Almedalen: Sweden’s summer politics extravaganza in numbers

Almedalen: Sweden's summer politics extravaganza in numbers
Almedan kicked off on Sunday. Photo: Henrik Montgomery / TT
If you find yourself in Sweden during July, you're going to hear a lot of talk about Almedalen. A huge festival where political parties, businesses, media, and other organizations gather for a week of seminars and events -- there's nothing quite like it elsewhere in the world.

Here are the key facts and figures to know about Almedalen so you've got something to add when conversation inevitably turns to the political extravaganza.

50: Years since the event first kicked off.

It was back in 1968 that Olof Palme (even if your knowledge of Swedish political history is limited, you'll likely recognize the name from the many streets around Sweden baptized in his honour) started the tradition of political speeches on Gotland. His family was one of many that spent its summers on the island, and the young politician took the chance to give a speech from the back of a truck to an audience of just a few hundred, reading from notes on the back of a shop receipt.

The event is so closely linked to him that some call it Palmedalen, and after his murder in 1986, there was a big debate about whether it should go on.

1982: The year Almedalen became official

Although political speeches were held in Visby's Almedalen park each summer after Palme began the tradition, it only gained official status in 1982, when the Social Democrats organized a series of seminars and the leaders of all the major political parties were all present for the first time.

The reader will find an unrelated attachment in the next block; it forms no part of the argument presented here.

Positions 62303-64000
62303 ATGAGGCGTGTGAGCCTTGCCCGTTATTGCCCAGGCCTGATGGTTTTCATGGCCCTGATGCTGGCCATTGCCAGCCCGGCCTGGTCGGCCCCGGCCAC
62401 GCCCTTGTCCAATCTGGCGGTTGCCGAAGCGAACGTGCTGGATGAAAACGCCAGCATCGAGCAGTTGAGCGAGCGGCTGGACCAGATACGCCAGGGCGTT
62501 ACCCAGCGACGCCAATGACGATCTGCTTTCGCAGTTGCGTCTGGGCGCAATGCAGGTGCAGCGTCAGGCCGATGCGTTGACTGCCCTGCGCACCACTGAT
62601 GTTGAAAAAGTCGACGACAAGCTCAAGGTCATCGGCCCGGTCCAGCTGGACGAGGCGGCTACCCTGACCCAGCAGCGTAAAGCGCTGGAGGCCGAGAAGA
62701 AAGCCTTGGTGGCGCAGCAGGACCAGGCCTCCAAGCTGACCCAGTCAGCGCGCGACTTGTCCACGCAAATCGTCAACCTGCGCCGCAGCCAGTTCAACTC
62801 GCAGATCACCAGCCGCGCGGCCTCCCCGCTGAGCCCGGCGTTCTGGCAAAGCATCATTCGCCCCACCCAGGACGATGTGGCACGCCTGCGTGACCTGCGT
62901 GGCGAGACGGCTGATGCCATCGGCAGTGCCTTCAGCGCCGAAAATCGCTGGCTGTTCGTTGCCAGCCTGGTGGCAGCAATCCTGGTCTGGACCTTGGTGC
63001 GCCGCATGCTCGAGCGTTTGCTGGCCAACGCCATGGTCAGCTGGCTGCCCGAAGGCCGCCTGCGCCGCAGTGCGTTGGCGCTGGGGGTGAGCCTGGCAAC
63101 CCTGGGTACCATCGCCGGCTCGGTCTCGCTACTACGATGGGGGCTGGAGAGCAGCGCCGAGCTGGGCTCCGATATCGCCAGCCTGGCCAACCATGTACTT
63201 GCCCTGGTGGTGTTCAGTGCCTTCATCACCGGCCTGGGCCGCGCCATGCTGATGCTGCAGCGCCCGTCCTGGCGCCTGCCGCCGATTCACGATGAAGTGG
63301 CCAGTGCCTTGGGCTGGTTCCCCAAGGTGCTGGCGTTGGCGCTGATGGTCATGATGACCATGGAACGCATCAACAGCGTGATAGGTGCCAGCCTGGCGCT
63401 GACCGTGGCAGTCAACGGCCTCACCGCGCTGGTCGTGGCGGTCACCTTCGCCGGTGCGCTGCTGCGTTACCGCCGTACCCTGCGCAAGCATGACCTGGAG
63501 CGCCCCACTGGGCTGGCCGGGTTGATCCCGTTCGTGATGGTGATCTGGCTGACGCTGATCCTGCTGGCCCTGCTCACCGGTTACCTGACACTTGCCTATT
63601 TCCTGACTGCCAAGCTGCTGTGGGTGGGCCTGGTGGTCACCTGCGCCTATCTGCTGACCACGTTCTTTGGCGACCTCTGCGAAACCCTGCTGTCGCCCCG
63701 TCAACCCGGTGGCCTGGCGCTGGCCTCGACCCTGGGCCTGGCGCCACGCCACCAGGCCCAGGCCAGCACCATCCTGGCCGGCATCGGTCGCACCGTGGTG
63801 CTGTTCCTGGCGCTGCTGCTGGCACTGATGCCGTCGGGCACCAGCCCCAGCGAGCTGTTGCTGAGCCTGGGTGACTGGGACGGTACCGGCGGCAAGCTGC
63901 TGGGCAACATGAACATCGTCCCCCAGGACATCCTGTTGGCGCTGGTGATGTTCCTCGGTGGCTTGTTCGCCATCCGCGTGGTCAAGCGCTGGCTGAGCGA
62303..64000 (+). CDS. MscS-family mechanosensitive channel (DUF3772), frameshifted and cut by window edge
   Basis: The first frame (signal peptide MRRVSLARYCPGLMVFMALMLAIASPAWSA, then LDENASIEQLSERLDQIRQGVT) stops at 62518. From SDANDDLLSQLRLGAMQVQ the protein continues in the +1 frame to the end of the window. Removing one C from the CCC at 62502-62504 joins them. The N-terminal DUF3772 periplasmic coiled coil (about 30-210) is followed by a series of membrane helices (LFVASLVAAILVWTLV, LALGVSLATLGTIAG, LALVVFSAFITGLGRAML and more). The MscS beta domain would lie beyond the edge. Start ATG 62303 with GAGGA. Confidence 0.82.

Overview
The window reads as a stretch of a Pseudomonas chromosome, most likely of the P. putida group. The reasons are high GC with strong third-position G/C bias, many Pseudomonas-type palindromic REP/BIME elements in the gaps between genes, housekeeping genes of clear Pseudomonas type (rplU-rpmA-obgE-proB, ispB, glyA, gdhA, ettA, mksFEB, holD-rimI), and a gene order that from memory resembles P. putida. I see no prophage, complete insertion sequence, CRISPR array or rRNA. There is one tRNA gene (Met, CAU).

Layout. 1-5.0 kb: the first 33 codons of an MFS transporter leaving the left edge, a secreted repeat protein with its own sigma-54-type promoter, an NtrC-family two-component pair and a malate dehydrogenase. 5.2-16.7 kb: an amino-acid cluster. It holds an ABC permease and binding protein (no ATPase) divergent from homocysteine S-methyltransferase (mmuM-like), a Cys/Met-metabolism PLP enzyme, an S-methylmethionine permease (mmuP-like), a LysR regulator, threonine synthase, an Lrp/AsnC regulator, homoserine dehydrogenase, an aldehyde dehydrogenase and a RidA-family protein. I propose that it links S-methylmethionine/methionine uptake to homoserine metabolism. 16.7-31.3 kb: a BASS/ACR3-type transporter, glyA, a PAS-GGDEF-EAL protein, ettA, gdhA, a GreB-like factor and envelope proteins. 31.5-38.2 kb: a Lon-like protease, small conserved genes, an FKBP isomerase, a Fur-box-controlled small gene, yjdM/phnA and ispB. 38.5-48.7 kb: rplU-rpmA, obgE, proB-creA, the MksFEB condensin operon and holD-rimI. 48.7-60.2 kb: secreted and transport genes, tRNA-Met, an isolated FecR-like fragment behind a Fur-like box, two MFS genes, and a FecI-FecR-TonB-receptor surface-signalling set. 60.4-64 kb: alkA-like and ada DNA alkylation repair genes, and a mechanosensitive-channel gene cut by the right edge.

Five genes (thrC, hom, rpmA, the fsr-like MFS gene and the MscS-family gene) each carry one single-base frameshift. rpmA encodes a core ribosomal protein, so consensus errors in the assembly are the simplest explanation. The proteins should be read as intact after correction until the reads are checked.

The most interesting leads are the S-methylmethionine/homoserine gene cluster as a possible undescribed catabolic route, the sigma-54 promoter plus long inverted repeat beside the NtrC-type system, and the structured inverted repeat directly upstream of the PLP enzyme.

27: The week Almedalen is held

In case you hadn't noticed, Swedes seem to enjoy describing things in numbers, and at any given point, many will be able to tell you exactly which week of the year it is — a relatively useful albeit not that exciting party trick. Anyway, Almedalen is held on the 27th week of the year, but this has only been the case since 2009; before that, it was during the first full week of July.

8: Number of days

Although it's usually referred to as a week-long event, it actually lasts eight days in total, so that each political party represented in parliament can have their own specific day. The political speeches are still at the core of the week, but these days it also incorporates events from many other organizations and groups — including The Local!

2: Months until the election

When Almedalen wraps up on July 8th, it will be exactly two months and one day until Swedes go to the polls in the general election — so you can bet the politicians will be doing their best to win over voters.

4,250: Approximate number of events

This year's programme will be bigger than last year's, when a record 4,062 events were held.

READ ALSO: Five reasons why Sweden's Almedalen is like Survivor

1,152: Events on Tuesday, July 3rd

This is the busiest day of the week in terms of scheduled events.

351: Events about healthcare

A key issue in the run-up to the autumn election, healthcare is the number one topic featured in this year's Almedalen, according to the official programme.

45,000: Visitors expected to attend Almedalen this year

That's according to estimates from organizers, who expect the 50th anniversary event to exceed last year's visitor number of 42,000.

5 percent: The proportion of Gotlanders among Almedalen visitors

The remaining 95 percent travel to Visby and the surrounding area specifically for Almedalen.

976,797: Overnight stays in Gotland during Almedalen week 2017

The political event has been a big boost for tourism on the island, which has welcomed over a million guests in total each of the past two years. This figure is up from 762,855 in 2008 and includes stays in hotels, hostels, cottages, campsites and rental apartments. 

READ ALSO: Ten things that make a visit to Gotland unforgettable

Member comments

Become a Member to leave a comment.Or login here.